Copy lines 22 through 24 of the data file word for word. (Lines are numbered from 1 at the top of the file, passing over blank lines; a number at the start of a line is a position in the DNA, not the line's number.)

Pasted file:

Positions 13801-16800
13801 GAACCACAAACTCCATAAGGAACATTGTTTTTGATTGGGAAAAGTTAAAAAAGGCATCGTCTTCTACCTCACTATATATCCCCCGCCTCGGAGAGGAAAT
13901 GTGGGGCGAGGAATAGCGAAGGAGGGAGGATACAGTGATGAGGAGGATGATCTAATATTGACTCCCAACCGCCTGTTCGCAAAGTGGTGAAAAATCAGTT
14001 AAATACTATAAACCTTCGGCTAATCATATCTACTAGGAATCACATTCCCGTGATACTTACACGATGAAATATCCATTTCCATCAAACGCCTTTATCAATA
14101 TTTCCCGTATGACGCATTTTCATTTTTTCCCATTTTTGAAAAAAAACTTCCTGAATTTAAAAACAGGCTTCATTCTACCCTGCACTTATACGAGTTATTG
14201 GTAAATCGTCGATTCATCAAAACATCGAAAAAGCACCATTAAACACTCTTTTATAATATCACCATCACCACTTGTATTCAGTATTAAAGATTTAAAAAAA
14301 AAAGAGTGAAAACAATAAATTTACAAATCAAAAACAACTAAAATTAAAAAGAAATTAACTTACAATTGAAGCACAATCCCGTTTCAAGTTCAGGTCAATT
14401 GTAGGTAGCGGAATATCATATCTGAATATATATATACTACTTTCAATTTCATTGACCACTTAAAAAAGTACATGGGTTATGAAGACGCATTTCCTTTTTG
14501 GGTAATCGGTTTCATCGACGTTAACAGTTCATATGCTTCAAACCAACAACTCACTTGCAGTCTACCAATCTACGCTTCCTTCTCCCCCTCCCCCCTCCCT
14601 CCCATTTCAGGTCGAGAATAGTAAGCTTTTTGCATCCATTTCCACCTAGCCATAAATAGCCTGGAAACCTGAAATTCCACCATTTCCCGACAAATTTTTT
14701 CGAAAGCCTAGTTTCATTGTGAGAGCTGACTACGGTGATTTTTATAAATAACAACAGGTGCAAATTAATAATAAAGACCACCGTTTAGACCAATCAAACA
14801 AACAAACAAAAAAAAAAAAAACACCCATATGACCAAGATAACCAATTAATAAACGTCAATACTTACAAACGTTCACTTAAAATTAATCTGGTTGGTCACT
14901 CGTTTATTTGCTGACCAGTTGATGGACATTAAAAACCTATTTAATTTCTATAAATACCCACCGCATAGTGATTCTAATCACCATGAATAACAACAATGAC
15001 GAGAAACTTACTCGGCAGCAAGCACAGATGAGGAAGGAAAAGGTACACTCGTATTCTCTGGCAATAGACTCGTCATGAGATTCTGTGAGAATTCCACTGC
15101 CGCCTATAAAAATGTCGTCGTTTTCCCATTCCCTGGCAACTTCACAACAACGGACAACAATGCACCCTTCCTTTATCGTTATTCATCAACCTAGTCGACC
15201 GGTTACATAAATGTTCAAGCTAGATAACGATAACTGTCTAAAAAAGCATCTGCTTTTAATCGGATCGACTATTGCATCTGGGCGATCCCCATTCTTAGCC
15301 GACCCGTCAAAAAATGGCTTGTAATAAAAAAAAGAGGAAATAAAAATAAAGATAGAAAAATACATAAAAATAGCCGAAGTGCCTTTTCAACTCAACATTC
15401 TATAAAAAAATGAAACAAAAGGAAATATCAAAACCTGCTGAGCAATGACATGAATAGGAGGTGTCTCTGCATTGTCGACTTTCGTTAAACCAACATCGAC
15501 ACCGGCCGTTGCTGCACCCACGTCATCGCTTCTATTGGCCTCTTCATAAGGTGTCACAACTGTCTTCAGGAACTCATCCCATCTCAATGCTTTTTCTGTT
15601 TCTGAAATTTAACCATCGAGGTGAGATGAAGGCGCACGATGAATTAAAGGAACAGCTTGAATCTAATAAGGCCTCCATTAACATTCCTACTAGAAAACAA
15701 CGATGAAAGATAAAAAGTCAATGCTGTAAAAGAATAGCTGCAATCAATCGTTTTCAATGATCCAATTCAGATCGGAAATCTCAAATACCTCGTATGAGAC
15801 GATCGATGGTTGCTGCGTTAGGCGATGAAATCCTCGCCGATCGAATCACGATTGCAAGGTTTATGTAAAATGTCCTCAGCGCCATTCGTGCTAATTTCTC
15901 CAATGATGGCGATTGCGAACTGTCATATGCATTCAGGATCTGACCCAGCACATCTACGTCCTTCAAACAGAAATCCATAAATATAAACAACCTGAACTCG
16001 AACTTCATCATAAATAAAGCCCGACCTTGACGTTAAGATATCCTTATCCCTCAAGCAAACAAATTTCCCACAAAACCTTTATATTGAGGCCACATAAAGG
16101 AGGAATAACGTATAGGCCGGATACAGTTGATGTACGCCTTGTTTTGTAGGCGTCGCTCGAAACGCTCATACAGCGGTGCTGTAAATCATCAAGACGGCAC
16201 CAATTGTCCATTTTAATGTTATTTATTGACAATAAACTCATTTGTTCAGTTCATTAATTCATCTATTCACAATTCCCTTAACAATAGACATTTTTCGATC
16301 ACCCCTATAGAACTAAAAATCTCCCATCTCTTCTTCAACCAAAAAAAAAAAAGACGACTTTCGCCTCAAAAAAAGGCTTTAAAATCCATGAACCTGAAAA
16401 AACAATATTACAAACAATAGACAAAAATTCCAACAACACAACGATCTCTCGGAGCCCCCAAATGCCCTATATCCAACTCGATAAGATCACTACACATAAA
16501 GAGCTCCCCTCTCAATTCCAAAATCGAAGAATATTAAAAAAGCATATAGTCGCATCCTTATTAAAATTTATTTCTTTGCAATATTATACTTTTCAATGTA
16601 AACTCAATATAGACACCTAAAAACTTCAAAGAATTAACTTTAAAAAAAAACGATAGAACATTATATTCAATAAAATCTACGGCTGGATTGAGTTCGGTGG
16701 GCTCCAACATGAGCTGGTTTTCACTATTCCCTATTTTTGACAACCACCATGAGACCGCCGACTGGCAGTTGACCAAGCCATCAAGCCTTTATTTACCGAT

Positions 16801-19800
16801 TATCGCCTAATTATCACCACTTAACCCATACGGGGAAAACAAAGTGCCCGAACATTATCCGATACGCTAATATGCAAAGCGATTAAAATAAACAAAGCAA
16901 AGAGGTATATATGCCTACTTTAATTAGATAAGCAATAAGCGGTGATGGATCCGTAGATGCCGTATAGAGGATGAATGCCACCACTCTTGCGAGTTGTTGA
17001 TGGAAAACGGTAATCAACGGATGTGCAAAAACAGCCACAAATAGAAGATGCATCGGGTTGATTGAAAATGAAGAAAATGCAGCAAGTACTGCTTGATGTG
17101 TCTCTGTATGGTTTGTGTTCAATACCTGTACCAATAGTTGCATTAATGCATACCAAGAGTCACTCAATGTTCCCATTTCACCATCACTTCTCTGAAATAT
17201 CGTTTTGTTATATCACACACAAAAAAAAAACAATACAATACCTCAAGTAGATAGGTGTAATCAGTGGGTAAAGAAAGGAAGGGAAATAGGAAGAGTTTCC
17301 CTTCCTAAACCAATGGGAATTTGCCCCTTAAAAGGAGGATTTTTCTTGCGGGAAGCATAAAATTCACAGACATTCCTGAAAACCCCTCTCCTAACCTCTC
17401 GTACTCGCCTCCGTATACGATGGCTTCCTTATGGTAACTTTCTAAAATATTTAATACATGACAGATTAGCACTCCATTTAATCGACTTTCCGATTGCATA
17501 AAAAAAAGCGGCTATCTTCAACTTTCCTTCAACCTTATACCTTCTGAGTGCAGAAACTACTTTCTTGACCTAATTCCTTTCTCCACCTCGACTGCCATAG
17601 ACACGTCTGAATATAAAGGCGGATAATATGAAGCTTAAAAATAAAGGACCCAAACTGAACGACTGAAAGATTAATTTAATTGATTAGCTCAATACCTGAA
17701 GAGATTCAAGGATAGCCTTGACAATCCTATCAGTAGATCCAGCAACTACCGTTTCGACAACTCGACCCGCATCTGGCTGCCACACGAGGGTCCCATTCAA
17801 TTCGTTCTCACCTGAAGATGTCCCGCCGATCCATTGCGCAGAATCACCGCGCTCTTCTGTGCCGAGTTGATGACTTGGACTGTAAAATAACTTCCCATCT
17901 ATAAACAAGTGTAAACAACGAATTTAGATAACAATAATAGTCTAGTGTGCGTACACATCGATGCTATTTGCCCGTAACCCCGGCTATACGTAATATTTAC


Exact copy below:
15801 GATCGATGGTTGCTGCGTTAGGCGATGAAATCCTCGCCGATCGAATCACGATTGCAAGGTTTATGTAAAATGTCCTCAGCGCCATTCGTGCTAATTTCTC
15901 CAATGATGGCGATTGCGAACTGTCATATGCATTCAGGATCTGACCCAGCACATCTACGTCCTTCAAACAGAAATCCATAAATATAAACAACCTGAACTCG
16001 AACTTCATCATAAATAAAGCCCGACCTTGACGTTAAGATATCCTTATCCCTCAAGCAAACAAATTTCCCACAAAACCTTTATATTGAGGCCACATAAAGG